A major multi-agency response was mounted at Shannon involving the airport’s own fire and rescue service; local authority fire service, National Ambulance Service and gardai. The Irish Coast Guard and RNLI were also alerted

By Pat Flynn

A major multi-agency emergency operation, also involving an RNLI lifeboat, was put in place in Co Clare on Tuesday morning for a cargo aircraft which declared a Mayday over the Atlantic.

The Cargolux Boeing 747-400(ER) jet, which was travelling from Miami in the US to Amsterdam in the Netherlands, was about an hour west of Ireland when the crew declared a Mayday reporting a possible fire in a hold. There were three crew on board.

Once the crew of flight CV-92F had notified air traffic controllers here of their emergency, a major multi-agency response was mounted at Shannon involving the airport’s own fire and rescue service; local authority fire service, National Ambulance Service and gardai. The Irish Coast Guard and RNLI were also alerted.

The flight crew advised controllers that they had a fire alarm on the main deck but they were unable to conduct a visual inspection to confirm whether there was actually a fire on board. The flight was cleared to route to Shannon where emergency procedures had already been implemented.

The airport’s own fire and rescue service was alerted and mobilised while units of Clare County Fire and Rescue Service from Shannon and Ennis stations; ambulance paramedics and gardai were all dispatched to the airport. The Irish Coast Guard placed the Kilrush RNLI lifeboat on ‘immediate readiness’ at its Cappagh base as a precaution.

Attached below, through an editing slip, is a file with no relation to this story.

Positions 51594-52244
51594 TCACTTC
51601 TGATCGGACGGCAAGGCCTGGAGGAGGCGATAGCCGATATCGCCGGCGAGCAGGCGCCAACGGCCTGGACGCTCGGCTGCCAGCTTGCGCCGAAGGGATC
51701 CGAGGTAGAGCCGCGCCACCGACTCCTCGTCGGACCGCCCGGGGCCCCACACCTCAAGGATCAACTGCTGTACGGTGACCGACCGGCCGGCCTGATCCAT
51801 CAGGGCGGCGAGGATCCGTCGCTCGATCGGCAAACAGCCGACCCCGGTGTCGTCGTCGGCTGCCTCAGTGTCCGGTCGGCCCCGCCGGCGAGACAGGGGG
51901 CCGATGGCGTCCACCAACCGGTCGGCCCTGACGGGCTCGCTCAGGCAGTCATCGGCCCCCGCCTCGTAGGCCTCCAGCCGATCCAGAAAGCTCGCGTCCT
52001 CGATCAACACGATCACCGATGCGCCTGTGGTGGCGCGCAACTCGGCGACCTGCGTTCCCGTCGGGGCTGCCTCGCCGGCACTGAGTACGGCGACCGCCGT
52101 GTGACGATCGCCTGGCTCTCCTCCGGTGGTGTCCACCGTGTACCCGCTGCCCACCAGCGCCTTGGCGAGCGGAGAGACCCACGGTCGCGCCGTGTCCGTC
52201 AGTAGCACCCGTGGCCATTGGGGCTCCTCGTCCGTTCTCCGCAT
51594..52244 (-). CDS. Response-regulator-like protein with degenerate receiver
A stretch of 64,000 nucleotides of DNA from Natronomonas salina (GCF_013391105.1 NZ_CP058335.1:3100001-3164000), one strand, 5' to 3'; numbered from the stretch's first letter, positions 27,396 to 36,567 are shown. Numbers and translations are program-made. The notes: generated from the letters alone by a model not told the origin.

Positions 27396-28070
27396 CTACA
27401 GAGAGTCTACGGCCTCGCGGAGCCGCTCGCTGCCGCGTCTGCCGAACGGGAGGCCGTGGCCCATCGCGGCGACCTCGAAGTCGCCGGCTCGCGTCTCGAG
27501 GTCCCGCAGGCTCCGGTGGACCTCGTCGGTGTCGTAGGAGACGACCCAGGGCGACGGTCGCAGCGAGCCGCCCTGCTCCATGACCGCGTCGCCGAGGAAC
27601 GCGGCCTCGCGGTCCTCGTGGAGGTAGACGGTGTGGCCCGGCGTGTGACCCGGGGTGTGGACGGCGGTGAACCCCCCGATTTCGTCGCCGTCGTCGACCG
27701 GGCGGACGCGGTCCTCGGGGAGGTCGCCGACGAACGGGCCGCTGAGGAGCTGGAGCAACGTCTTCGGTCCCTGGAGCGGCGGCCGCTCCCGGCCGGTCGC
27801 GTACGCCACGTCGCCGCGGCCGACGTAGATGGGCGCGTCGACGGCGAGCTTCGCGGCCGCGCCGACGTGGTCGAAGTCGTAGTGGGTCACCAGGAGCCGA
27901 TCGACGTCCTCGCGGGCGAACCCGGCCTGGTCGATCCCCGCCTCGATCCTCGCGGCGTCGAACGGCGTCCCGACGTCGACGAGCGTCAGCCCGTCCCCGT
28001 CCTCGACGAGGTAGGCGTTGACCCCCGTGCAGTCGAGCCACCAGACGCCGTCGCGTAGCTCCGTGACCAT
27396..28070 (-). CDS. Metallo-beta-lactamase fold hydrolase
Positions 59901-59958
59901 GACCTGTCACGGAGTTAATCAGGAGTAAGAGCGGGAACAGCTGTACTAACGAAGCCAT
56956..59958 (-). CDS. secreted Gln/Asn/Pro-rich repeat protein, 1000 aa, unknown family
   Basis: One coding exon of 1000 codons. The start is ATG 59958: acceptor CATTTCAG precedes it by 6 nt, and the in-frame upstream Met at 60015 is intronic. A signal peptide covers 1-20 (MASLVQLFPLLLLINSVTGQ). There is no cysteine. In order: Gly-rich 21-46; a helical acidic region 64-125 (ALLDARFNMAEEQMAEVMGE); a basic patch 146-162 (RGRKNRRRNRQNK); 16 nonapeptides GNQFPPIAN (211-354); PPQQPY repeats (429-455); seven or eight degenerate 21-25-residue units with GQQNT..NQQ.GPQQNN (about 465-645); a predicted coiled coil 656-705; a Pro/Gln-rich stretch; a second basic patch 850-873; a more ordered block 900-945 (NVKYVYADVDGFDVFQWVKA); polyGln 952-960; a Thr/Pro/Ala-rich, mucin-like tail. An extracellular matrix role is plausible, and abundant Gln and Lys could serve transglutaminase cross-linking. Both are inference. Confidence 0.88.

Shortly before landing, the crew also informed controllers they had no hazardous cargo on board and added they would stop on the runway to carry out an inspection of the aircraft and evacuate on the runway if they found a fire.

The flight landed safely at 5.52am and was quickly pursued along the runway by emergency vehicles. The aircraft stopped on the runway for a time while the crew carried out an inspection to determine whether there was a fire on board. When the crew confirmed there was no fire and that the fire warning light in the cockpit had extinguished, the crew taxied their aircraft to the terminal building still accompanied by emergency crews.

Airport fire crews then carried out their own external and internal visual investigations to ensure there was no evidence of a fire. The cockpit indication appears to have been a false alarm.

This morning’s incident was the second this month involving an aircraft operated by the same cargo carrier.

On February 1st, another Cargolux Boeing 747 made a similar emergency landing at Shannon after the crew reported a fire indication on board. The crew of flight CV-59K also issued a Mayday radio distress call reporting an indication of a fire in the aft (rear) cargo hold however the crew reported no other signs of a fire. The flight landed safely at 5.45am and it was later confirmed there was no fire on board. That flight was carrying a consignment of flowers.

In previous incidents, cargo aircraft have diverted to Shannon with similar fire indications. In a number of cases, it was found that the organic cargo the flights were transporting resulted in the false fire alarms and in some cases, activation of the aircraft’s fire suppression systems.

In 2014, there were three incidents where flights diverted to Shannon after heat from organic materials in the cargo holds activated onboard fire alarms.

In one incident, a consignment of vegetables activated the jets fire alarm and sprinkler systems while in another, the heat from two tonnes of mangos triggered an aircraft’s sensitive fire detection system forcing the flight to divert to Shannon.

https://www.irishmirror.ie/news/irish-news/flight-makes-emergency-landing-shannon-26297485